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Page last updated at 15:45 GMT, Wednesday, 6 October 2010 16:45 UK
BBC First Click on BBC Gloucestershire
Hands typing on a laptop keyboard
More than 9m people in the UK have never used the internet

People across Gloucestershire are being helped to get online as part of the BBC campaign, First Click.

Its main aim is to convince people why they should make their first steps to use the internet.

BBC Gloucestershire ran a series of features on various programmes throughout the week of 18 to 22 October 2010.

First Click coincided with the national initiative, Get Online Week, which ran from 18 to 24 October.


More than a fifth of people claim they stay offline because they feel they don't have the skills.

But it's easier than you think.

You already know this or else you wouldn't be reading this feature and this is the message we want to spread to anyone you know who might need persuading.

The BBC First Click project has been launched to help people learn new skills or conquer their fear of using a computer to explore the internet for the first time.

Vital services

Recent research carried out by the Citizens Advice Bureau in the Gloucestershire and Bristol region found four in ten people don't have access to the internet.

BBC First Click
The BBC First Click project aims to help novices to explore the internet

The survey found that people are increasingly being excluded from accessing vital services online such as local housing lists and benefits.

A lack of computer skills and costs were shown to be the main barriers.

The top four reasons why people aged 65 and over use the internet are for e-mails, information, travel news and news.

Real world

Sue Burgess, 53, is one of the 9.2m adults in the UK (18% of the adult population) who has never used the internet, but she wants to get connected.

She said: "For [people] at 50, 60, around that area I think there's a lot of us that don't know how to use the internet.

"I think there's a lot like me that are embarrassed to ask because it makes you look stupid. Our generation just wasn't bought up like that.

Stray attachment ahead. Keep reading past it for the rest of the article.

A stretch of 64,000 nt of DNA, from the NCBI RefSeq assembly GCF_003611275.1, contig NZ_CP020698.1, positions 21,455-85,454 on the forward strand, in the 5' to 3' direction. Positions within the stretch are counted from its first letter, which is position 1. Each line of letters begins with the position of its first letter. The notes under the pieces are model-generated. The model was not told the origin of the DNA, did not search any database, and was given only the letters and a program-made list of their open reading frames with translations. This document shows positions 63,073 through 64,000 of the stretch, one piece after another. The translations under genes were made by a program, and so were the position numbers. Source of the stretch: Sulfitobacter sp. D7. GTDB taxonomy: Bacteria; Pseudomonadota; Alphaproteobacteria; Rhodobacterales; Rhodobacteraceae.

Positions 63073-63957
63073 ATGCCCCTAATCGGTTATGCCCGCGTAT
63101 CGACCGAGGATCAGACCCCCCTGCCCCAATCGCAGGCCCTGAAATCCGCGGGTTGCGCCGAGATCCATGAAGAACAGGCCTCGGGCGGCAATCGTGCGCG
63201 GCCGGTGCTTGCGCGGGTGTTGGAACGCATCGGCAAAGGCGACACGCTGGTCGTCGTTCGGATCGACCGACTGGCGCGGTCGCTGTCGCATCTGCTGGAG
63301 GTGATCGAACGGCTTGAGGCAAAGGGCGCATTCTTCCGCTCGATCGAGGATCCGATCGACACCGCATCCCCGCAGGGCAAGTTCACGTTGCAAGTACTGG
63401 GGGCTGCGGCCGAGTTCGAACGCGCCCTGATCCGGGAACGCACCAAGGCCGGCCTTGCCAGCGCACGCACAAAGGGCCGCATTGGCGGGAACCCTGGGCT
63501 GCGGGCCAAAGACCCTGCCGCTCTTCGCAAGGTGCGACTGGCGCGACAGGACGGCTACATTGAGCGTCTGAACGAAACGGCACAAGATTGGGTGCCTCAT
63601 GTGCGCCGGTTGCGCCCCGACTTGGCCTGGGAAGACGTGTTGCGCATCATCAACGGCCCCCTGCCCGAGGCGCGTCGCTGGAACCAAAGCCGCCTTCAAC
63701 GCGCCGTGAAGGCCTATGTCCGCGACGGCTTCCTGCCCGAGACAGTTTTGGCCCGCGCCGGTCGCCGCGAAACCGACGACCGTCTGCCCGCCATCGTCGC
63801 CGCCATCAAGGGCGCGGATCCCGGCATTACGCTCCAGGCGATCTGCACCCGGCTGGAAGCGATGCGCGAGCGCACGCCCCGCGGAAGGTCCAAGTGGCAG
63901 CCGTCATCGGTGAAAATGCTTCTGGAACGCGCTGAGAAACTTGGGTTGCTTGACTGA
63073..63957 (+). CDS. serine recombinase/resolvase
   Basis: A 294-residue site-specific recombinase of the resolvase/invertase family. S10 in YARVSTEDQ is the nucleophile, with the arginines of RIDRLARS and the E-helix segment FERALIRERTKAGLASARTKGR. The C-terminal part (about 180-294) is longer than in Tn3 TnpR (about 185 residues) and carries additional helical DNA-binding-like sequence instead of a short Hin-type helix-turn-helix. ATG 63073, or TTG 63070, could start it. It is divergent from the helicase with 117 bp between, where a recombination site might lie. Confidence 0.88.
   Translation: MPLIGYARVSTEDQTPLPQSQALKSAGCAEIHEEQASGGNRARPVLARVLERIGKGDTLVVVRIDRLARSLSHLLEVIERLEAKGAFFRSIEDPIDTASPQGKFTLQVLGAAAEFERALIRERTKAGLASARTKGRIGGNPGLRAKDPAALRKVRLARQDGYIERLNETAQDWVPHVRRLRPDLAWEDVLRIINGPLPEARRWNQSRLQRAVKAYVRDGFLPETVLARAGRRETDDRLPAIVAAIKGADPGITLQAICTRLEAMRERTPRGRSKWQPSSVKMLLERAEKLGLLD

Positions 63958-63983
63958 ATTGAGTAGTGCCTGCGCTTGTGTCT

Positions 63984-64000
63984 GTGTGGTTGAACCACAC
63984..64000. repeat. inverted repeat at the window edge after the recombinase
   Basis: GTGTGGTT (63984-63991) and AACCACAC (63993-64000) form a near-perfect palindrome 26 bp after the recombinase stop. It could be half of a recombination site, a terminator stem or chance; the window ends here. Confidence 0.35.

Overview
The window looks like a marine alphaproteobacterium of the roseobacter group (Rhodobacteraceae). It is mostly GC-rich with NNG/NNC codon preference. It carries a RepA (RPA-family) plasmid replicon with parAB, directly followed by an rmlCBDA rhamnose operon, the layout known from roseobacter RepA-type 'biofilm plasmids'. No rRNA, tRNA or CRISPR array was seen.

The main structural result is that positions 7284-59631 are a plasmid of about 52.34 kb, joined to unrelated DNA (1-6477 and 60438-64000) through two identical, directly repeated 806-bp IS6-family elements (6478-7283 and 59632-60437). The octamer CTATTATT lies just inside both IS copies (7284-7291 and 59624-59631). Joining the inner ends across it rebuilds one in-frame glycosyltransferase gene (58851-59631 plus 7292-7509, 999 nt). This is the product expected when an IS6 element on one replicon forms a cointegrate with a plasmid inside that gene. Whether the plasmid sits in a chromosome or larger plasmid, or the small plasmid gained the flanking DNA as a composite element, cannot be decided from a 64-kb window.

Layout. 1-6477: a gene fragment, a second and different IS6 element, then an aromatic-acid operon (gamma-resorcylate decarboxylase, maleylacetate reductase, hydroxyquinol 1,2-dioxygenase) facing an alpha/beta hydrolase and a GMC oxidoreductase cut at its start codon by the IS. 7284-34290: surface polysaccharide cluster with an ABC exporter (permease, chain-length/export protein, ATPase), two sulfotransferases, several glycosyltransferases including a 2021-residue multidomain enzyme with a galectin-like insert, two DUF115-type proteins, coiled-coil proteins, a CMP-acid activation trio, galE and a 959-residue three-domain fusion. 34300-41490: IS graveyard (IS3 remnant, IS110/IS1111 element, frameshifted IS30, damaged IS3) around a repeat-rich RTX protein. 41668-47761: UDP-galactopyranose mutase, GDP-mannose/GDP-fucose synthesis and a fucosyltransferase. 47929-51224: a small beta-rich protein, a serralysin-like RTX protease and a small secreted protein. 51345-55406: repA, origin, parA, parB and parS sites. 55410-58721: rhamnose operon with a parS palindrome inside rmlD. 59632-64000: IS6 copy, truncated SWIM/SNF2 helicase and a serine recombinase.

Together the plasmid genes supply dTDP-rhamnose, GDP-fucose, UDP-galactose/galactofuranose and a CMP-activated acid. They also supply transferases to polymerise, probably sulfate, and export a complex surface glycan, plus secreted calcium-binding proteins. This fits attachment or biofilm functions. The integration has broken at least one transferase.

"It's about going to places to learn, but thinking they are all going to be young people and then you're going to feel embarrassed - but hopefully it's not going to be like that - it'll be more my age going and it could be like a little get together."

9.2 million adults have never used the internet
60% of adults use the internet daily
Men are more likely than women to be online
60% of over 65s have never been online
Only 1% of 16 to 24-year-olds have never been online
19% of people in the South West of England have never been online
The number of people who have never used the internet has almost halved between 2006 and 2010

Joanna Strangwayes-Booth, 69, has just recently started using the internet.

She said: "Being online is one of the most important things in my life… I feel that everything that is going to happen is going to happen on one's computer or on the internet.

"You just have to be literate to access the world actually, otherwise you're going to be left on a limb and I think it's absolutely dreadful to be getting older and not understanding what on earth's going on.

"I think people of my age who use the internet get a tremendous amount out of it.

"They can look up legal fees, they can see what the government are doing, it's very helpful on the pension and also because I think that more and more and more of everything is going to go only online, and I think it's imperative that people of 55 now need to know what they're doing so when they're 70 or 80 they're able to keep in touch with the real world.

"That's what it does, I think it keeps you in touch with the real world."

Free courses

If you know someone who would like to sign up for a course, they can ring the free phone advice line 08000 150 950.

This is managed on behalf of BBC Learning by Next Step, and is open from 8am to 10pm, seven days a week.

Martin Wilson, the BBC's head of media literacy, said: "There is so much available to the older generation online… finding bargain holidays, sending photos to family and friends by e-mail, looking up new recipes or finding out more about their hobbies and passions.

"We want everyone to enjoy what the internet has to offer and ensure no-one is left behind."

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